On view at Carrie Secrist Gallery until December 6, is "Street / Lights" an exhibition of oil paintings by Robert Standish. Working in a more traditional mode than other contemporary painters, Standish turns his attention to the issues that we tend to avoid easily: homelessness and prostitution.
It seems to be increasingly difficult to paint photorealistically. Virtuosity for its own sake usually is the object for many artists and is usually complicated by overly-didactic, blatantly populist, or just plain boring, subject matter. Plus the glut of photorealistic and social-realism work coming from China makes it even more difficult. And then there's photography. . . It is therefore all the more notable that Standish is able to make work in a realist mode that avoids the many pitfalls presented.
Gastown Finn (Rolex), (2000-2006), is a large oil on canvas near to the entrance of the gallery. Depicting what seems to be a homeless man at night, Standish captures his steady gaze at the viewer with city lights glowing like little balls in the background. Across from the figure at the lower right corner of the canvas is the trademarked Rolex crown. While the catalog for the exhibition sources this symbol to Basquiat, that seems to me to be only coincidence, maybe an intended tribute. More pertinently, the crown of the Rolex brand is positioned as the height of luxury and wealth. Indeed, everytime I ride the CTA train, ads for a certain jewelry store confront me with a haughty model (who may or may not have eyes, the lighting and his hawkish features are so severe) and a single large word, STATUS, as he flashes his watch. Standish's combination of the Rolex trademark and the disheveled impoverished man recalled that CTA ad immediately. Standish uses the trademarks to essentially brand these images of inequality.
This becomes more clear in his other figurative paintings, most of which on view at Secrist Gallery feature prostitutes. The work Nike Prostitute (2005), shows the back of woman walking paired with Nike's trademark swoosh, again found in the lower right corner where the artist's signature traditionally is (and actually is in some works). Very few of us can see that logo without thinking "Just Do It," Nike's slogan that accompanies the recognizable shape. Besides creating a bad sex pun, Standish's evocation of that particular symbol recalls the numerous scandals that Nike has been embroiled in all over the globe for various labor abuses. Another scene of inequality, this time brought to you by Nike.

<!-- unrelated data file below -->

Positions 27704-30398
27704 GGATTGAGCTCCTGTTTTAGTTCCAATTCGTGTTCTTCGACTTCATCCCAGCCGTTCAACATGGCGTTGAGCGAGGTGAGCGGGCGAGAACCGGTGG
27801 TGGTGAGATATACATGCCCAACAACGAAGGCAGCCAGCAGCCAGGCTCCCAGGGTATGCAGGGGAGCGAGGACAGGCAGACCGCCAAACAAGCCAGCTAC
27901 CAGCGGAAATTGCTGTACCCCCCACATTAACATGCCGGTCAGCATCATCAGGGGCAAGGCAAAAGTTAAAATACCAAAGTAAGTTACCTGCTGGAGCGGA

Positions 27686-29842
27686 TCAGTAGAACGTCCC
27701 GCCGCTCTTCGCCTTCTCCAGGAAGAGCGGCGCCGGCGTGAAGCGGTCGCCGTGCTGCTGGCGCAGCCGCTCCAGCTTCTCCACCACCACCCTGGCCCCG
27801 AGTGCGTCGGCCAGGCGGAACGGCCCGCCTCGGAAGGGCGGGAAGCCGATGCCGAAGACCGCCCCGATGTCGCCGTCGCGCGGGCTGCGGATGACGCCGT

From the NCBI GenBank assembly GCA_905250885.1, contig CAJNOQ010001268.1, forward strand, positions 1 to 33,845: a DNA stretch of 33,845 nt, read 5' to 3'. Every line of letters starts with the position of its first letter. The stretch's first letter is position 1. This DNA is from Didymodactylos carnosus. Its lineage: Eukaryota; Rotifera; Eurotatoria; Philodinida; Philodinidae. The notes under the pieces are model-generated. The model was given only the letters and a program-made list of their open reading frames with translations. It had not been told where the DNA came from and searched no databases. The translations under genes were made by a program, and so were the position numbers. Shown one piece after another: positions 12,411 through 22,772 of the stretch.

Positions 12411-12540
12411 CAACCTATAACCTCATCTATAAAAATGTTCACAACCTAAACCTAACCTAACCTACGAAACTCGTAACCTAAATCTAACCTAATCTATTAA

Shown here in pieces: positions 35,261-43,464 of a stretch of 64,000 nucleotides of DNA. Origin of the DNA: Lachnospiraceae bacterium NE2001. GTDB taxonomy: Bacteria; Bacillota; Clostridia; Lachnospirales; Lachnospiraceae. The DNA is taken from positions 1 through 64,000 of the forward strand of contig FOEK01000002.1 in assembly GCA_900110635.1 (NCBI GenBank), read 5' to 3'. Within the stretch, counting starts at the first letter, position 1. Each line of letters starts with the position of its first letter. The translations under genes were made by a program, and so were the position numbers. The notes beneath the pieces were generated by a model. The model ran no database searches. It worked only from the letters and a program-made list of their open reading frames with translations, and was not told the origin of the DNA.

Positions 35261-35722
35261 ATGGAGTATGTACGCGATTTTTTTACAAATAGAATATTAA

The back room of Secrist contains Standish's paintings of city lights. They are out-of-focus and so become abstractions, and quite pleasing ones at that. These images of lights focus on the out-of-focus so that one gets the distinct feeling that one is looking away or avoiding something. The bright city lights promise distraction at night, something we can look at instead of the beggars and prostitutes. There seems to be an implicit critique in these works, as if Standish is saying, Well if looking at the poor and prostitutes are too much, here's a picture where you are ignoring them. Just like in real life. They're also much more salable, as the dots on the title guide confirmed.
Ultimately Standish's work seems much more akin to Manet than the work of a social realist painter. And it is that affinity, deceptively simply updated for the 21st century, that makes Standish's photorealist mode work.
--By Abraham Ritchie, Art Slant Chicago, 1 December 2008